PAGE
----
--12/7/07 5:20 PM

It's not that northern New Mexico revolves around Los Alamos, it's that its elected representatives can't seem to pull their heads out of Los Alamos' ass!

Anonymous said...

Good grief, it looks like Espanola will need to be bought off again if this RIF is to ever take place. Plan on seeing a few million more wasted out of the LANL operating budget to spread the cash around and buy-out the local community politicos.

For those leaving LANL, I have a great plan on keeping the gravy train going for a little longer. Start up a local community group, say "Peace Coalition for Northern New Mexico Development". Then petition LANL and DOE to get a huge grant, write a few lame articles, and then sit back and enjoy the good life.

Same thing happened right after the '95 RIF. Of course, it helps if you have some good connections to the corrupt politicos who live around these parts.

Anonymous said...

12/7/07 7:04 PM

Yeah, and less could be said for Norther NM ( ie the Valley). How many times have businesses tried to locate there, and the corruption, greed, and laziness of the culteure rallied to prevent it.

Northern NM would much worse off without the influx of federal monies over the past 60+ years. Maybe you bear a chip on your shoulder, but accept the reality.

Personally, I think the politicians should just take the apporach, much like with the mortgage crisis, they made their own bed - let them lie in it

Anonymous said...

Valley Has No Plan For Lab Layoffs?

The valley has no plans for much of anything. It's part of the quaint mañana culture that makes Northern New Mexico such a special place.

Anonymous said...

It seems appropriate here to call peoples attention to what seems to be a forgotten similar situation that occurred in the early 1990s due to the end of the cold war. If you recall, there were downsizings in the military in terms of Air Force base closures that occurred. When this happened, many small towns that had grown up to be "base towns" were severely impacted by the closures. Even now, you can go to some of them and see how depressed the areas are. Look at the base that currently contains the Rome Lab - Rome is a shell of what it once was. The bottom line is that there is a historical precedent for changing times causing areas to be largely decimated economically. If it happens to Northern NM, it isn't unique - it has happened before. I don't believe this is a pleasant situation (I worked at LANL and hate seeing it happen around there, and I have family around one of the old shut down AFBs and hated seeing it there). Unfortunately, times and situations change. What is happening at LANL and in Northern NM, regardless of the bluster and cries of injustice on here, is far from unique. Shit happens.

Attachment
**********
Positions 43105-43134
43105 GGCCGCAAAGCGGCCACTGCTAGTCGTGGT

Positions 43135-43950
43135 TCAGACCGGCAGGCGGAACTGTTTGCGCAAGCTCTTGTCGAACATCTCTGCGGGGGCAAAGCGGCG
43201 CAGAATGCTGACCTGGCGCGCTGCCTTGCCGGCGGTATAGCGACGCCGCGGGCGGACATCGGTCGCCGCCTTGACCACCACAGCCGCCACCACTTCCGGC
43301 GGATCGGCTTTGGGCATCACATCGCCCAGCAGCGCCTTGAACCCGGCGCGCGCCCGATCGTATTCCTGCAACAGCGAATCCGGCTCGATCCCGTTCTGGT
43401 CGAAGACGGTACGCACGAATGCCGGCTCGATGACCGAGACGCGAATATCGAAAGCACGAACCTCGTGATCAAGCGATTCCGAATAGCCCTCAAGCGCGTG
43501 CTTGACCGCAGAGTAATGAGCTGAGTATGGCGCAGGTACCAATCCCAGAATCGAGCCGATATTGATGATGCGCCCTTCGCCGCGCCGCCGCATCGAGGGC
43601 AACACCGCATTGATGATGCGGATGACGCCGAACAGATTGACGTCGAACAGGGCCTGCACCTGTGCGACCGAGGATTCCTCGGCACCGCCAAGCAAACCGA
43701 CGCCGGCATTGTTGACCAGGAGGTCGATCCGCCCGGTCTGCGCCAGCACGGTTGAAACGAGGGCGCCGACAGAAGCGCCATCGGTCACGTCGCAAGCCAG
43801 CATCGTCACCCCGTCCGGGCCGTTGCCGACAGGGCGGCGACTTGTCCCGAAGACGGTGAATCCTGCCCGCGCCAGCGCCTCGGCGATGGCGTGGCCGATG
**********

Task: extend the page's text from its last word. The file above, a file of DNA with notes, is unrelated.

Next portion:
Anonymous said...

"The 750 (job cuts) doesn't have anything to do with the budget this year," Anastasio said.

Wasn't this a point of some discussion earlier?

Anonymous said...

At least Espanola has an idea about needing to bring more light industry into the area even if they can't figure out how to do it. And some are more supportive of various types of education at NNM. Contrary to some of the above posts there are good kids with supportive parents in the Valley trying to get an education.

Los Alamos doesn't have any plans either, execpt to continue down the path of adding more shopping and more housing.

UNM-LA certainly is not gearing up to provide more educational opportunities. They are still stuck with the notion of providing AA degreed people for LANL.

What's really pathetic is that none of them will accept that this is the tip of the ice berg.

Anonymous said...

No, what is pathetic is how many attempts people related to Los Alamos have tried to do to help out the people of the valley, yet there is just a blind hated.

Seems like the stupidity to crown stupidity.

(Another attepmt not mentioned in the article was Motorolla)

Stupid Stupid residents of the valley

Anonymous said...

How much help to Valley residents has been based upon "you have to change to be like us"? Of course they hate people and don't want to work with people who dis them.

Anonymous said...

Isn't Rio Arriba county the drug capital of New Mexico?

Anonymous said...

So we should just let them flush their lives down the toilet? What do you suppose the rate of alcoholism is in Los Alamos County?

Anonymous said...

12/9/07 12:06 AM

How much help is really available. You are having problems, but going for help laels you as a problem - keep your q? Think not.

Anonymous said...

I'm going to hold my tounge. There is very little positive comments to be said for the valley. There are many good people living there, many of these people have more character than most. Regardless, the crime rate per capital is incredibly high. Something needs to be done. The bigotry to the hand that feeds them does not help.

Anonymous said...

12/9/07 10:53 AM

Well said.